Baxter City Council approves 7.45% final property tax levy for 2020
The final tax levy for 2020 falls in line with the combined levy for municipalities across the state of Minnesota.
BAXTER — Going into 2020, the Baxter City Council officially approved a 7.45% levy increase over 2019 during its Tuesday, Dec. 3, bimonthly meeting.
The overall levy looks to include a 10.8%, or $135 per year, property tax increase for the average $250,000 home.
The 2020 preliminary levy was set at $6,879,600, a $476,800 or 7.45% increase from 2019. The proposed final levy is recommended at the same $6,879,600. Last year’s levy increase was 6.65% and the average annualized increase over the nine-year period is 2.21% per year.
According to city documents, this falls almost perfectly in line with the combined levies across the state, which also increased at about 7.5% over 2019, barring any reductions before the end of the year.
Of that number, $5,803,600 accounts for the operating levy, while a further $1,076,000 accounts for the debt service levy portion of the 2020 budget. In total, the 2020 budget for the city of Baxter clocks in at $17,819,900.
The city of Baxter hosted a special hearing for the proposed final levy on Monday, but city officials noted only two residents attended and neither of them decided to voice an opinion on the matter. While Mayor Darrel Olson was absent Tuesday, council members Zach Tabatt, Mark Cross, Todd Holman and Connie Lyscio voted unanimously to approve the levy.
In the budgetary process, council members primarily haggled over how to properly fund city services in a way that’s fiscally sound and moderate, while also investing wisely in the future.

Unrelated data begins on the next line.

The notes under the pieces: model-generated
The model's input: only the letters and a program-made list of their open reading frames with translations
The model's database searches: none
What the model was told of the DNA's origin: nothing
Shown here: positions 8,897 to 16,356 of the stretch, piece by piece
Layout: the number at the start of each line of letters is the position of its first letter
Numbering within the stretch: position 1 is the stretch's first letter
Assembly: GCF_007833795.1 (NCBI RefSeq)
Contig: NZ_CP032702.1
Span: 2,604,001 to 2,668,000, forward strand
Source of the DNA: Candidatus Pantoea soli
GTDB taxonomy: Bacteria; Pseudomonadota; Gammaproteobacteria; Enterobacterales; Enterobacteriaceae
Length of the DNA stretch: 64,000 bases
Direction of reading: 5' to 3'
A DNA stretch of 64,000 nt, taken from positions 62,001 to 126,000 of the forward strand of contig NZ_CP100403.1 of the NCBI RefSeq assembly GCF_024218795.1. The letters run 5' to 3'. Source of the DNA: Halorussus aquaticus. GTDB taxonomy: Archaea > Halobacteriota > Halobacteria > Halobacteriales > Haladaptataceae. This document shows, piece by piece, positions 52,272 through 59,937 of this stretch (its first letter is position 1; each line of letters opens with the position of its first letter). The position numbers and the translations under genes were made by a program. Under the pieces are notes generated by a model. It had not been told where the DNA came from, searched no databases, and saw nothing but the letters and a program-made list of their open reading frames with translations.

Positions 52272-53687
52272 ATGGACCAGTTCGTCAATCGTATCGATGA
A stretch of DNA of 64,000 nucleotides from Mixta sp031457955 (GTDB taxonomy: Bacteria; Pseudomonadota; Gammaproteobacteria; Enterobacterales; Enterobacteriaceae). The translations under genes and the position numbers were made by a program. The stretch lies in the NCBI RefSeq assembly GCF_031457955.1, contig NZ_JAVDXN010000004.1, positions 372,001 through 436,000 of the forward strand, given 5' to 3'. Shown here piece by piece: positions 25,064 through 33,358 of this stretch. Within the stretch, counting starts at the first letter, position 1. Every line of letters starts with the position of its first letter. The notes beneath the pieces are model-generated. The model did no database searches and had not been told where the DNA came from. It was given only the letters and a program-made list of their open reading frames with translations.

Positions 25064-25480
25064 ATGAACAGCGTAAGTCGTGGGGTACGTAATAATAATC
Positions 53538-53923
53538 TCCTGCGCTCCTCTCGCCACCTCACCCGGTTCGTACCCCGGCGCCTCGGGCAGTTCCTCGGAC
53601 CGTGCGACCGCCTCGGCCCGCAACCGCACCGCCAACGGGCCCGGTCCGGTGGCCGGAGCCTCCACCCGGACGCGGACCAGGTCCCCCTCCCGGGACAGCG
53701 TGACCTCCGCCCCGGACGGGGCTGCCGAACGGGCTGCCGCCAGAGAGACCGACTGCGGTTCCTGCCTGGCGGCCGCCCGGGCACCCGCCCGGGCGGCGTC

The Baxter Parks and Recreation Department was a particular item of focus, as city officials noted the department was overwhelmed in terms of workload and scope, but also presented a point of heightened expenditure with fears of economic downturn on the horizon.
In prior discussions, Olson said Sept. 17 the conversation represented a junction, finding a balance between the quality of services and amenities that Baxter residents have come to expect from the community, while ensuring costs are kept at reasonable levels.
“I think we have a dual obligation,” Olson said at the time. “It’s both — the quality of service we provide, and the cost.”
As such, council members haggled over over reductions to lessen the load on Baxter residents — whether that’s delaying infrastructure projects, postponing the replacement of equipment, or chipping away at more superficial day-to-day operations.
In September, Olson cautioned the mindset of pushing off seemingly non-necessary projects, while the overall well-being of the city declines and unaddressed issues come to the forefront in coming years.
“I think some people said ‘Turn over every rock, bring us back some numbers,’” Olson said Sept. 17. “I don’t know if we were of one accord coming out of that meeting. … My concern is that I think it guts it too far. Nobody has a crystal ball to see how this affects us down the road, if we’re going to become professional can-kickers.”
As such, the 7.45% was presented by city officials as a robust and proactive, if more cautious and frugal option to earlier tax levy proposals being floated that hovered over 8%.
GABRIEL LAGARDE may be reached at firstname.lastname@example.org or 218-855-5859. Follow at www.twitter.com/glbrddispatch.